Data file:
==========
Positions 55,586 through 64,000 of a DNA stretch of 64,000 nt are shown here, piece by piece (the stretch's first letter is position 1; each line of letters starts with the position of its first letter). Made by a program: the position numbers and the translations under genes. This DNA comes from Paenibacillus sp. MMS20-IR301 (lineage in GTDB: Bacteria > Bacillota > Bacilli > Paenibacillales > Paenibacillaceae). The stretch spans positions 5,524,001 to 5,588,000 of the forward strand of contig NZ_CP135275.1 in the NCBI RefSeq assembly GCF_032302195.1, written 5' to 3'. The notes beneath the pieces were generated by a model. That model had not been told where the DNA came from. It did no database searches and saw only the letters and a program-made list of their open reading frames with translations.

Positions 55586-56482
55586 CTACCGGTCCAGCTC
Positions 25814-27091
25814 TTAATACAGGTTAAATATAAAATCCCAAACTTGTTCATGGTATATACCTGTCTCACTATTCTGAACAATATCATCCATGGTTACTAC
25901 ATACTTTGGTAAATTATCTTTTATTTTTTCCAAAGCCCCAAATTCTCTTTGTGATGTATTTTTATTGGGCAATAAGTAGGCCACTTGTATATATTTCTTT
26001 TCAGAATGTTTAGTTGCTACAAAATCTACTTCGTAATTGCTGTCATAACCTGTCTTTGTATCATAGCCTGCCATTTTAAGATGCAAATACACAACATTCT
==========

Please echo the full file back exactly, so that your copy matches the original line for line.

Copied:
Positions 55,586 through 64,000 of a DNA stretch of 64,000 nt are shown here, piece by piece (the stretch's first letter is position 1; each line of letters starts with the position of its first letter). Made by a program: the position numbers and the translations under genes. This DNA comes from Paenibacillus sp. MMS20-IR301 (lineage in GTDB: Bacteria > Bacillota > Bacilli > Paenibacillales > Paenibacillaceae). The stretch spans positions 5,524,001 to 5,588,000 of the forward strand of contig NZ_CP135275.1 in the NCBI RefSeq assembly GCF_032302195.1, written 5' to 3'. The notes beneath the pieces were generated by a model. That model had not been told where the DNA came from. It did no database searches and saw only the letters and a program-made list of their open reading frames with translations.

Positions 55586-56482
55586 CTACCGGTCCAGCTC
Positions 25814-27091
25814 TTAATACAGGTTAAATATAAAATCCCAAACTTGTTCATGGTATATACCTGTCTCACTATTCTGAACAATATCATCCATGGTTACTAC
25901 ATACTTTGGTAAATTATCTTTTATTTTTTCCAAAGCCCCAAATTCTCTTTGTGATGTATTTTTATTGGGCAATAAGTAGGCCACTTGTATATATTTCTTT
26001 TCAGAATGTTTAGTTGCTACAAAATCTACTTCGTAATTGCTGTCATAACCTGTCTTTGTATCATAGCCTGCCATTTTAAGATGCAAATACACAACATTCT